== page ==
Triumph over Trifles The struggles of women have subsisted in countless pieces of literature. Stereotypically speaking, women are not always seen as strong leading characters. Often women are found confined in stories as they are in life. Literature frees women in a way that real life simply cannot. Female authors as well as characters gain that feeling of freedom, due to the less constricting binds of literary writing.
Shakespeare situates this moment directly after Juliet’s wedding night , linking the idea of development from childhood to adulthood. The audience can infer that she feels apoplectic and imprisoned by her father as she says ‘Proud can I never be of what I hate’. The revelation of Juliet’s attitude toward her father would have shocked an Elizabethan audience whereas in modern times we find it normal to disagree with our parents. Shakespeare uses foreshadowing technique in the lines ‘or if you do not, make the bridal bed, in that dim monument where Tybalt dies’ which adds dramatic tension to the story by building anticipation about what might happen next. The audience can see Juliet developing in maturity as this is the first time in the play that she disobeys her parents and makes her own
Even though Queen Elizabeth II has had the authority and power over the nation for a long time, she tried to change her mind when her position as a queen was threatened by the nation, who were upset with the royal family ignoring the death of princess Diana. While walking, Queen Mother Elizabeth kept emphasizing the nobility and dignity of Queen Elizabeth II. In her view, her daughter, Queen Elizabeth II, is the greatest asset that the institution has. Since born as a member of loyal family cannot be learnable, I assume this scene and Queen Mother Elizabeth as an example of traits-based theory. Behavior based theory is regarded as learnable leadership style, unlike trait based theory.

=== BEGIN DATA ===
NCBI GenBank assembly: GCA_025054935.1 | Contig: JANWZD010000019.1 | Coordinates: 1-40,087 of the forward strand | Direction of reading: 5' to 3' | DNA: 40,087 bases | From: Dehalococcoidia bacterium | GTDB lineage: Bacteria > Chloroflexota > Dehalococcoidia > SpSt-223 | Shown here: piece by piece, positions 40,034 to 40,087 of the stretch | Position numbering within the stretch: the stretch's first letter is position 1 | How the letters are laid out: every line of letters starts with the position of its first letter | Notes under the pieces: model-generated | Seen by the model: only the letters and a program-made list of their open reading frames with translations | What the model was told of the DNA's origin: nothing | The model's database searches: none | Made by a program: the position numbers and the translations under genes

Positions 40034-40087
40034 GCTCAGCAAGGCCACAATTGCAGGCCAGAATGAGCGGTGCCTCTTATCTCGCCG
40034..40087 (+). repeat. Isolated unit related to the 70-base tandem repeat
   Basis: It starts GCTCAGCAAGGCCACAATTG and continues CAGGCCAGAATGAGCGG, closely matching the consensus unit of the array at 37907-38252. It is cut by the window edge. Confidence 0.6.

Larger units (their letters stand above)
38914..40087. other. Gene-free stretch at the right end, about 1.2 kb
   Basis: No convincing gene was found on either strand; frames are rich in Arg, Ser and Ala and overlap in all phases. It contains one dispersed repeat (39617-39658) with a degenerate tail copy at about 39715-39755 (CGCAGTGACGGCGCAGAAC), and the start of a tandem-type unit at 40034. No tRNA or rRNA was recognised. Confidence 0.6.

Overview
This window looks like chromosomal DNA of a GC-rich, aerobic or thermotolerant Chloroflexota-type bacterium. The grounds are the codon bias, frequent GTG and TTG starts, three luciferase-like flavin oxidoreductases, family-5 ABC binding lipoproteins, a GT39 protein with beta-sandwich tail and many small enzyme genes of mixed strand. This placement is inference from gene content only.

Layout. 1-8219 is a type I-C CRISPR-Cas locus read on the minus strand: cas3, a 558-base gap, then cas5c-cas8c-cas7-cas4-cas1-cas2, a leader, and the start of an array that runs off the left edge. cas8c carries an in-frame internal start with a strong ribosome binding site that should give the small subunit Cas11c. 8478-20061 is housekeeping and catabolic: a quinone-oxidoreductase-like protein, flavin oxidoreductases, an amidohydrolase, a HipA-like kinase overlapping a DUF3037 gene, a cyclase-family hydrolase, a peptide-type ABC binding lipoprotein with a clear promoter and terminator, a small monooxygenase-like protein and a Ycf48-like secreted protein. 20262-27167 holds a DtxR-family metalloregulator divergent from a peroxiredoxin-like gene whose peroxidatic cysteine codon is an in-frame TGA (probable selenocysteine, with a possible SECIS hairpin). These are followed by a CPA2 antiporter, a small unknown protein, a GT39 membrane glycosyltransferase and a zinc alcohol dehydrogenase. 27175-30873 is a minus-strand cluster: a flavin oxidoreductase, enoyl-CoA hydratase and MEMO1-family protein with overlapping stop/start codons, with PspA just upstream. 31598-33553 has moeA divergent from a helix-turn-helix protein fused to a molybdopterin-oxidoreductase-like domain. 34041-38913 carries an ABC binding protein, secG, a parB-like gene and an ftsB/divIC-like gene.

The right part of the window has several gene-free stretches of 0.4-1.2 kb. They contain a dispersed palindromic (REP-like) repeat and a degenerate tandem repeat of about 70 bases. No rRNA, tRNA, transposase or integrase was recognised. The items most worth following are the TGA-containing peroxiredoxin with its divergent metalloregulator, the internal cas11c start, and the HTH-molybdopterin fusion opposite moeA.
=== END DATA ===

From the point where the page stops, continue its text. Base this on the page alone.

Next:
Having a low self-esteem and self-confidence, didn’t stop the highly ambitious and gifted Sylvia Plath. However having these problems may have been what led her to have psychological problems. Plath today had all the characteristics of a feminist, and through her literary work she expressed the ideology of femininity that had been indoctrinated into the women of her time. This then led to a schizophrenic split within herself. Not only did she face internal problems, she also faced external problems, those having to do with her father.
Preeminence in all and each is yours; Yet grant some small acknowledgment of ours (Norton 209) Her position as a woman in a puritan colony, and her doubts of the male hierarchy, a judgmental god and her love of her husband and community created much conflict within herself and her poetry. Her inner conflicts are expressed in a letter written to her children before she passed. In the letter she explains the first conflicts she had about her beliefs. “But as I grew up to be about 14 or 15 I found my heart more carnall, and sitting loose from God, vanity and the follyes of youth take hold of me” (Norton 235). She would battle this ‘looseness’ from God for the rest of her life, but she always found herself going back to her religion.